Sir Edwin Landseer Lutyens should be very pleased with Delhi’s Master Plan 2021, the controversy surrounding it notwithstanding. In New Delhi, Lutyens had called for a tightly knit, high density city. When a voice was raised in favour of the City Beautiful, which would allow heroic architecture and high-density, he approvingly wrote to his wife, Lady Emily, “Now they [the Government of India] want, apparently, a town rather than a Garden City. I agree to this and am glad if they [the Government of India] do it.”
But the story of city building in India has been fraught with controversy. Efforts at building by both the British and the Indians have never been singular in purpose. When the British built New Delhi, the images from both Garden City and City Beautiful clashed. On the one hand, the British called for a tightly knit, high-density city that evoked broad boulevards and the high-rise buildings of the Champs Elysées or Bombay; on the other, the British felt that in hot and humid India they must have space, greenery and low-density. Crouching bungalows on spacious parcels of land ensured distance between the English and Indians. Similarly, the desire to build something that would reflect and exalt British ‘achievement’ and also acknowledge Indian tradition as a concession to the Indians produced mixed results in New Delhi.
In India, the urban debate and architectural discourse was never particularly local: it was energetically universal. The ruler of a princely state and regional politicians were eager to draw from global experience. But the pressure from the nationalists to search in the ‘national’ past for the ‘Indian city’ only fuelled censure of Western ideas. Within the Indian political establishment, architectural ambitions and tastes broke along ideological and cultural lines. Progressives with wide exposure to Western values were prepared to accept ideas from the West in order to modernise India. Conservatives steeped in tradition argued fervently for a grander, visible echo of the past that would restore national greatness, a sense of being ‘somebody again’. This naturally produced a contradiction in purpose.
Soon after Independence, Prime Minister Nehru declared New Delhi as “most un-Indian”. Nehru’s remark set the terms of the debate on the character of India’s new cities and architectural style. But Nehru also fully understood that modern India could not be built without Western technology. But Western technology had to be fused with Indian cultural traditions. What Nehru objected to in New Delhi was not the ‘leafy capital’ — for that resembled bucolic India; he was objecting to the over-monumentality of its official buildings decorated with classicism as the urban centerpiece attesting to British rule in India. It, therefore, followed that a new paradigm had to be invented for Indian cities. Nehru provided the imaginative shape to the new city at Chandigarh in 1950: “Let this be a new town symbolic of the freedom of India, unfettered by the traditions of the past... an expression of the nation’s faith in the future.” Nehru’s greatest gift was his ability to bring to surface images that fused traditional India with the modern world.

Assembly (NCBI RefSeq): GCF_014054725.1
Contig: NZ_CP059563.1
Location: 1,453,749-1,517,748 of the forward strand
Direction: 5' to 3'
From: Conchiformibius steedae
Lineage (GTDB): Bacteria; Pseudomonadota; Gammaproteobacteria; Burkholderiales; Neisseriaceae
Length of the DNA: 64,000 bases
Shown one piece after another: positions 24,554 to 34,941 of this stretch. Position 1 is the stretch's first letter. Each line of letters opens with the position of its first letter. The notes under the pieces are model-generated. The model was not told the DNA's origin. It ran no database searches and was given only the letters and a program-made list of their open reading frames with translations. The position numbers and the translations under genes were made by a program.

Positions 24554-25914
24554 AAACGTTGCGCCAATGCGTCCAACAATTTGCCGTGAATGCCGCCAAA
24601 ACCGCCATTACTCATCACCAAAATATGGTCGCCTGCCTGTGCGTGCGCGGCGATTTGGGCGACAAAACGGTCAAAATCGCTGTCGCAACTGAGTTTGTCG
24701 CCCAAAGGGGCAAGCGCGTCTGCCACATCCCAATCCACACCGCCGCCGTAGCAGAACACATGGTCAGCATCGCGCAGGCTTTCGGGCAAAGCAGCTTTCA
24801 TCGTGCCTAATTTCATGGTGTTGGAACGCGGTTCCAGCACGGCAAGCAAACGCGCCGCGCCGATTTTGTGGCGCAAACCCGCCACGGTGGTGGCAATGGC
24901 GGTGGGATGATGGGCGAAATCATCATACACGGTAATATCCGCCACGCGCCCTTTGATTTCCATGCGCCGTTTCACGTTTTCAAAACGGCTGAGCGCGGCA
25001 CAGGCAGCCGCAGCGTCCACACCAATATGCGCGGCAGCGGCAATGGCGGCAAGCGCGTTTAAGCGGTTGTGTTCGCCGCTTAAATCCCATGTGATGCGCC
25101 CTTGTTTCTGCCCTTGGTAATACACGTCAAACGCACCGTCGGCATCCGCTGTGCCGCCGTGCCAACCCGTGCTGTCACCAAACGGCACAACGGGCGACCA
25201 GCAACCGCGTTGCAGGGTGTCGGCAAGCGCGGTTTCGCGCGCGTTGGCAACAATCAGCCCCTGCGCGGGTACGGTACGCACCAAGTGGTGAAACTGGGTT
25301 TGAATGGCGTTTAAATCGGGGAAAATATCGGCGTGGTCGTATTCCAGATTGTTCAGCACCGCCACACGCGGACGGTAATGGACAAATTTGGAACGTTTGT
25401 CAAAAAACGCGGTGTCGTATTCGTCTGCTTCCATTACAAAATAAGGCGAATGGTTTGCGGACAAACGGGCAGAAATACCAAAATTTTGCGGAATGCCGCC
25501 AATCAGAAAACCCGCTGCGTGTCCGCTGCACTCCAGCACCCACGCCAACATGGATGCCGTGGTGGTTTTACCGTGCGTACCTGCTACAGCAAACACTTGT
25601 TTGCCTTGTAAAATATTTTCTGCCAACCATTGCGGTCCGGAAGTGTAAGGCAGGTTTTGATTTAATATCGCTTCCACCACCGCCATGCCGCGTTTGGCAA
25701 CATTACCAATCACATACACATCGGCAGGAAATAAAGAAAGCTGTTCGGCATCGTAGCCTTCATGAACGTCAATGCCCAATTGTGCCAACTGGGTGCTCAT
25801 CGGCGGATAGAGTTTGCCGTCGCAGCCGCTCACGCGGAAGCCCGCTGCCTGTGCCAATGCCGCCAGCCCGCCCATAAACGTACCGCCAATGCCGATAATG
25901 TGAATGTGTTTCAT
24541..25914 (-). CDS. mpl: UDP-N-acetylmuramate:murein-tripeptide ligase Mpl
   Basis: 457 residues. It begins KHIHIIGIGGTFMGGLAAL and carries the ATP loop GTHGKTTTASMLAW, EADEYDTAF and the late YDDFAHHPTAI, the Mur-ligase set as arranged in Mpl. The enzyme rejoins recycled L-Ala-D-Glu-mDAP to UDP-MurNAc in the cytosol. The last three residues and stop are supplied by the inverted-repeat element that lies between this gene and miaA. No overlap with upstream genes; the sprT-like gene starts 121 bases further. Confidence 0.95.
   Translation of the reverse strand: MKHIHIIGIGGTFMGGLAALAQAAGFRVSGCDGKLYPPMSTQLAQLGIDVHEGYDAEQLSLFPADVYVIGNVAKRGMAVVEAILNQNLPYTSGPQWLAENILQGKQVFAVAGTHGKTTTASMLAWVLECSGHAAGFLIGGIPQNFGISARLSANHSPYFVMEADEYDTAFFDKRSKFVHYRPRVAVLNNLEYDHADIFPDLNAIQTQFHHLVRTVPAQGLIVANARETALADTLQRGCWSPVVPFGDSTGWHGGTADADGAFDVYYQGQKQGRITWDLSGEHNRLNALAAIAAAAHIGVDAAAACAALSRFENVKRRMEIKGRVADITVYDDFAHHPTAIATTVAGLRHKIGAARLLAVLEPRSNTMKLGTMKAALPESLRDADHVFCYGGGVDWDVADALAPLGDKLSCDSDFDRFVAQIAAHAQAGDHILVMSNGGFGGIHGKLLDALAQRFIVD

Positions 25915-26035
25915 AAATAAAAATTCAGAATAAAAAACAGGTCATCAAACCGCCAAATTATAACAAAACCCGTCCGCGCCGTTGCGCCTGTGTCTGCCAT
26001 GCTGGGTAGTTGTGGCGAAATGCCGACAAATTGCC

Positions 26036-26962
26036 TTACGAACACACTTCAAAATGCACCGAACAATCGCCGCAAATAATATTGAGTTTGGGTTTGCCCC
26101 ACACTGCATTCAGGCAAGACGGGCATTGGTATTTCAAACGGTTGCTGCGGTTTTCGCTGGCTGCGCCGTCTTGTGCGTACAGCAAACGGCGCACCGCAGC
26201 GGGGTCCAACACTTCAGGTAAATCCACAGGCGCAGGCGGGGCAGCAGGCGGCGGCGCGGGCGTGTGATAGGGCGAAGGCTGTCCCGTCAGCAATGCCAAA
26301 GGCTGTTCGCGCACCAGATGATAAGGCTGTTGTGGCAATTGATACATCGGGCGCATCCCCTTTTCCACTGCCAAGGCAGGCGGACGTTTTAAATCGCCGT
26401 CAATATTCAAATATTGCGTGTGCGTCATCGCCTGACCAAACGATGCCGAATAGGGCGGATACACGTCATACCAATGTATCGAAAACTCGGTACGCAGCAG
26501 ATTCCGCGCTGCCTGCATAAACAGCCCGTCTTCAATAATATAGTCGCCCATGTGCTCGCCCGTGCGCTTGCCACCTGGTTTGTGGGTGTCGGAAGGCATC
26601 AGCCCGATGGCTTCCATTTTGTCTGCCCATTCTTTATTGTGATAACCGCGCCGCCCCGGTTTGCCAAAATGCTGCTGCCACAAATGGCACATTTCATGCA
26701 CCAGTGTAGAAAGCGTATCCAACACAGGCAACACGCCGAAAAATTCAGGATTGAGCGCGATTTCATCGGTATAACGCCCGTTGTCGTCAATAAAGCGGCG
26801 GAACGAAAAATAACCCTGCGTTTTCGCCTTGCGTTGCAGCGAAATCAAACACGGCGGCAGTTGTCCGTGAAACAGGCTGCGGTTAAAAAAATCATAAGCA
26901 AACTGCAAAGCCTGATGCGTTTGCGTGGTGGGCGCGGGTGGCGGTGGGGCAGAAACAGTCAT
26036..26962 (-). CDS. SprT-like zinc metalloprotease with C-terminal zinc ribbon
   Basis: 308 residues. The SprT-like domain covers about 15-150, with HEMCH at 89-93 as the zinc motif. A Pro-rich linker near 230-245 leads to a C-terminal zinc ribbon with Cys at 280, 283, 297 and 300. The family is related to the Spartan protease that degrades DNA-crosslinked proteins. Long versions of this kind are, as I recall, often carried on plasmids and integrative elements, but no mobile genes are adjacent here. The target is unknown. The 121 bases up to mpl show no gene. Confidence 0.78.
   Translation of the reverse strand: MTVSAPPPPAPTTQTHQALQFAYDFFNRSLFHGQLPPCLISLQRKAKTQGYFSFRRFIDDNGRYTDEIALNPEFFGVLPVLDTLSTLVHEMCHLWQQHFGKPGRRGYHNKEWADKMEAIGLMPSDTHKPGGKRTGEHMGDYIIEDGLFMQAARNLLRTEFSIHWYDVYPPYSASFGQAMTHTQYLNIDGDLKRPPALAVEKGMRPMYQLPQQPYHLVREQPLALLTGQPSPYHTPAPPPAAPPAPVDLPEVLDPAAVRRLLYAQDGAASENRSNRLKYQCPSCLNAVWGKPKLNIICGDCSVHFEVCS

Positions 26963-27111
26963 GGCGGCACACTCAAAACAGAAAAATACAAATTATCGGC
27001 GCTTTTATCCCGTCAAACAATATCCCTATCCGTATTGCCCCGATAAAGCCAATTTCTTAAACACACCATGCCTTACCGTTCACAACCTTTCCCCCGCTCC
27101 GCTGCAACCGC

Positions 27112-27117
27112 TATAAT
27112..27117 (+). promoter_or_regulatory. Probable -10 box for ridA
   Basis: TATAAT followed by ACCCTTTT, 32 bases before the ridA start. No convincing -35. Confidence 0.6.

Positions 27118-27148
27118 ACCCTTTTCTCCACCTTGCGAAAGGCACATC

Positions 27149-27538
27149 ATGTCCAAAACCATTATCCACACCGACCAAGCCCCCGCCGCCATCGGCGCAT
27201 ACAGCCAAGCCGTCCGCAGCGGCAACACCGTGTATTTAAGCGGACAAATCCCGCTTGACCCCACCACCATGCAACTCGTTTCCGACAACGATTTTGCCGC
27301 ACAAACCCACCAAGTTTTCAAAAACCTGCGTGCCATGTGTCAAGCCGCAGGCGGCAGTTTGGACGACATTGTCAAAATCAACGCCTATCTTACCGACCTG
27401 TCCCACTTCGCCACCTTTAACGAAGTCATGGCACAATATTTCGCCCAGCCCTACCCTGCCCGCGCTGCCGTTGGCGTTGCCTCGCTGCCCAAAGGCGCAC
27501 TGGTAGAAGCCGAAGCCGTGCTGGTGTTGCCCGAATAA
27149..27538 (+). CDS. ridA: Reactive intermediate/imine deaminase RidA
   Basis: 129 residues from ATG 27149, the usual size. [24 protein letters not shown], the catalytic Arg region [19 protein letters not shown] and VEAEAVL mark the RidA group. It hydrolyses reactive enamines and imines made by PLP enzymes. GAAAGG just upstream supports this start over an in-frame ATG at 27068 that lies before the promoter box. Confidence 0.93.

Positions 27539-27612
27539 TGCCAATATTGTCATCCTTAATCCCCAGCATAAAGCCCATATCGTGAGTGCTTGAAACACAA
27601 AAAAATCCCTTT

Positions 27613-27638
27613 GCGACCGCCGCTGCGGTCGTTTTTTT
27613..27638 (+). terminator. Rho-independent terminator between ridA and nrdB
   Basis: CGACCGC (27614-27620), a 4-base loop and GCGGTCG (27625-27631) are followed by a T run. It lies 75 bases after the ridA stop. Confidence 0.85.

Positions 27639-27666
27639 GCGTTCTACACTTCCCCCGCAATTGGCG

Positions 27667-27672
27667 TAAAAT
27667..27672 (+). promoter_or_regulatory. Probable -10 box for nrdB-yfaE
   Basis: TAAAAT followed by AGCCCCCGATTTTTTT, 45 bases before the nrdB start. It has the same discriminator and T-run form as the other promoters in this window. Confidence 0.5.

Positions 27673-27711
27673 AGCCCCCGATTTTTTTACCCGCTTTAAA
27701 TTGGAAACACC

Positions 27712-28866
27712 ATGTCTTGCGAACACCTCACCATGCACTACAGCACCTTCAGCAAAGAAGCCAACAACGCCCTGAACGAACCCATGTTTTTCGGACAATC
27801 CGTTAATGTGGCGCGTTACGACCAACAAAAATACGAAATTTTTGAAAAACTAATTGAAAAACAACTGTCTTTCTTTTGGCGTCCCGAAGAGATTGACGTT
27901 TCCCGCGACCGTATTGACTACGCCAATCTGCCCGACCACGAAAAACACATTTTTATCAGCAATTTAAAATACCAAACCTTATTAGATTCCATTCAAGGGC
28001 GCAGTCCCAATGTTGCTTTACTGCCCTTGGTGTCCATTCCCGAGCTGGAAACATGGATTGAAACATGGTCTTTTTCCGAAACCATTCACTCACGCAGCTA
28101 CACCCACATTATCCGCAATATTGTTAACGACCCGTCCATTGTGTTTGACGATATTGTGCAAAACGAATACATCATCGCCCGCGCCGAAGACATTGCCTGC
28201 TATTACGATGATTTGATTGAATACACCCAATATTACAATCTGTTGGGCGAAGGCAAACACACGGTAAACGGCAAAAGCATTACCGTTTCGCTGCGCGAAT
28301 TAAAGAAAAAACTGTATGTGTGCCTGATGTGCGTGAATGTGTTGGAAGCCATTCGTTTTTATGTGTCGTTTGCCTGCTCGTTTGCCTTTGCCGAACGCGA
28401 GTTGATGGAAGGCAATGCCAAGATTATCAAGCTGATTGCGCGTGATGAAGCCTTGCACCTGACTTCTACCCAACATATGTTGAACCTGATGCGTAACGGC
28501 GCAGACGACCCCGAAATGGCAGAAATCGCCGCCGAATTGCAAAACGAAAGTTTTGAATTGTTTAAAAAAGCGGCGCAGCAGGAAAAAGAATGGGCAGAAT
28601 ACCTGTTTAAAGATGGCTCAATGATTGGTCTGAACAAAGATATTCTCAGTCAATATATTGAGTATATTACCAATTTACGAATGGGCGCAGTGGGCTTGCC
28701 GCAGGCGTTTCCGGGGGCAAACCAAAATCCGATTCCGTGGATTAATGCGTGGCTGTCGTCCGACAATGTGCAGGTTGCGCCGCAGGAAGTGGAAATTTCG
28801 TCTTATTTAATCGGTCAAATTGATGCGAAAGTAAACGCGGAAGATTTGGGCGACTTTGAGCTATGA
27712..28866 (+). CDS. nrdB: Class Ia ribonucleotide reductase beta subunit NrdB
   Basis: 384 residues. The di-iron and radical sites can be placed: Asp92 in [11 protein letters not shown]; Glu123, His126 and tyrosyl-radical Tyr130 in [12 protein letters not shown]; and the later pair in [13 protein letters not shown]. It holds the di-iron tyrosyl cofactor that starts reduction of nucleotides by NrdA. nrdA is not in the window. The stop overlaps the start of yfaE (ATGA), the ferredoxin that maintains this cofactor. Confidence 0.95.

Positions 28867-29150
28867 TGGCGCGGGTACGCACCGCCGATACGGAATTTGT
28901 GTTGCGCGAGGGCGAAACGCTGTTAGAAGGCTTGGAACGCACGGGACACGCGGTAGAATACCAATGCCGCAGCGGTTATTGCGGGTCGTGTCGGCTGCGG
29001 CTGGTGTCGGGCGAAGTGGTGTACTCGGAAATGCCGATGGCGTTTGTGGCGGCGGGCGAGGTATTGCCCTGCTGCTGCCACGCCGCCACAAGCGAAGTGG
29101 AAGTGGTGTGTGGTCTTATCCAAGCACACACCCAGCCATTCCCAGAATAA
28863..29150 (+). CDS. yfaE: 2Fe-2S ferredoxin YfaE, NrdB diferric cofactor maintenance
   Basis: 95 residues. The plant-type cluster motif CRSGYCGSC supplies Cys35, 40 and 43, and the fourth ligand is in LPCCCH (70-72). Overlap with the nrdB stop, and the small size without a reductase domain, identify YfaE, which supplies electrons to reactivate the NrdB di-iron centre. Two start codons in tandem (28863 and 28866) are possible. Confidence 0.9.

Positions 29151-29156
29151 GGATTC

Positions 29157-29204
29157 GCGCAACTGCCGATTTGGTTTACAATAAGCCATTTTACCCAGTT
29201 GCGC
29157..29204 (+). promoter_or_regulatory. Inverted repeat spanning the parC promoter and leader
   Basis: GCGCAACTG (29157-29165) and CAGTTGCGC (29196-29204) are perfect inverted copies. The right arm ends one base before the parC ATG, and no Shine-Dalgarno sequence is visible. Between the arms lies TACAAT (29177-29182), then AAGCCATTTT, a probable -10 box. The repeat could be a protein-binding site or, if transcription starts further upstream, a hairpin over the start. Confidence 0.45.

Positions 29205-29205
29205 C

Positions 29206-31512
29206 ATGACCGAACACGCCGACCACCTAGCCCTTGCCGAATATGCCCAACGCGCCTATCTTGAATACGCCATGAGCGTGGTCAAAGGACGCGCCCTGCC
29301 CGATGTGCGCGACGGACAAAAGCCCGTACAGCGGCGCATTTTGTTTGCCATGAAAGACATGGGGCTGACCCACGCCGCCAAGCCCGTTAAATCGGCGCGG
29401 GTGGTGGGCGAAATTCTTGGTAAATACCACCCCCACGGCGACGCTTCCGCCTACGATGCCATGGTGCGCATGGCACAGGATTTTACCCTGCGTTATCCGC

Today, planners, architects, bureaucrats and private citizens are debating the future of Delhi. What is missing in the new debate is a vision that fuses the two urban Indias: the wealthy, who live expansively; and the disenfranchised poor, whose movements are propelled by misery. India’s experiments in urbanism and modernism accentuated the gap between what India professes and what India has achieved, beginning with the reminder that clean water, power and basic housing remain unattainable for the bulk of the population, while the literacy rate stubbornly stays higher than 50 per cent.
What should New Delhi — vis-à-vis an Indian city — look like in the 21st century? Should the Indian capital be dotted with shopping malls, restaurants, bookstores stretching from Rajpath (as suggested by Planning Commission Deputy Chair Montek Singh Ahluwalia) to Gurgaon (the city that personifies Indian consumerism); or should State resources be directed toward building a sustainable infrastructure that promotes law and order, and assures steady supply of power, clean water, better sanitation and sewers, affordable housing for the economically weak, as recommended by former Delhi Chief Secretary Omesh Saigal? Or, should the government develop more schools, colleges, research institutes?
It is, of course, difficult to intelligently explore the notion of commercialising Rajpath, since the full text of the proposal has not been made public. But on the face of it, there are aesthetic and security issues involved. What is clear is that there are no simple solutions for Delhi because the problem is of scale: the tension between the small, albeit slowly growing, privileged class that enjoys luxury goods and expensive Conti (a unique nomenclature for all foods west of the Hindu Kush) meals in upscale restaurants and lives in stark contrast to the poor.
India’s collective memory awaits new voices, new ideas, and new storytellers who might peer into its contradictions and make irony the life-blood of the story, rather than merely the unseen background. At the very least, such an approach might change the national urban landscape. “However well we may deal with the towns,” Nehru reasoned, “the problem of the villages of India will remain for a long time and any social standards that we seek to introduce will be judged ultimately not by what happens in Delhi but in the villages of India.”
Ravi Kalia is Professor of Urban Architectural History, City University of New York. His book, Imaging India in the Twentieth Century is to be published shortly.